Now I’m no expert on self-defence, but in my twenties I did a lot of martial arts training (Thai boxing, JKD, tae kwon do, aikido, t’ai chi, a few lessons of wing chun), as well as submission wrestling, freestyle wrestling and judo, and in middle age I’ve taken up BJJ, so I have some knowledge of fighting and grappling styles and training. I also had the pleasure of interviewing Geoff Thompson twenty years ago, a guy who it struck me really did know what he was talking about when it came to fighting on the street and on the doors and so on. Based on those experiences and that conversation, here are a few of my thoughts about self-defence:

  • If you’re not training to fight multiple attackers, then your self-defence training has a big hole in it.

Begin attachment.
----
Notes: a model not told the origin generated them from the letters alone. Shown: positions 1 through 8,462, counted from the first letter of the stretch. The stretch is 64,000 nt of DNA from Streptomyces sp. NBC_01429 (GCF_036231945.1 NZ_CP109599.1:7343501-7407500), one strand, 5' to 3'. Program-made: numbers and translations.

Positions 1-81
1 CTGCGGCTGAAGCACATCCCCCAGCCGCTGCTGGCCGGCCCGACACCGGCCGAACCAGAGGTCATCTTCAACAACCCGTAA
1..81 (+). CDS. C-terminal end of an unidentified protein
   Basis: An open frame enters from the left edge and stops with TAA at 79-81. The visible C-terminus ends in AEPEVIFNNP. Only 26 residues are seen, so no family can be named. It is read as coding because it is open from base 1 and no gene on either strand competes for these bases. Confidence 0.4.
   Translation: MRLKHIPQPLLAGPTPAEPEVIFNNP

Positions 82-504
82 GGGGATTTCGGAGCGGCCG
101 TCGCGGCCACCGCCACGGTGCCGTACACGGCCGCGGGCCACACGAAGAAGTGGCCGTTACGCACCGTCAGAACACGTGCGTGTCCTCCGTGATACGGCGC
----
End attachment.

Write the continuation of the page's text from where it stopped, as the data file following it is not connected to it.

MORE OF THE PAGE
• If you’re only learning physical techniques, then your self-defence training has a big hole in it. You should, for example, also be learning how to deal with the adrenaline dump that comes in a real confrontation, and how to talk someone down from aggression, and how to recognise the physical signs of imminent attack, plus the legal context for fighting on the street.
  • If, when you train physical techniques, you only train against people who do the same martial art as you, then your self-defence training has a big hole in it. There’s a big difference between asking a BJJ training partner who has no real striking experience to throw a hook at you, then rattling off your predetermined defence, and facing a trained boxer on the street throwing a seven-point combination in three seconds that you’re not going to see coming.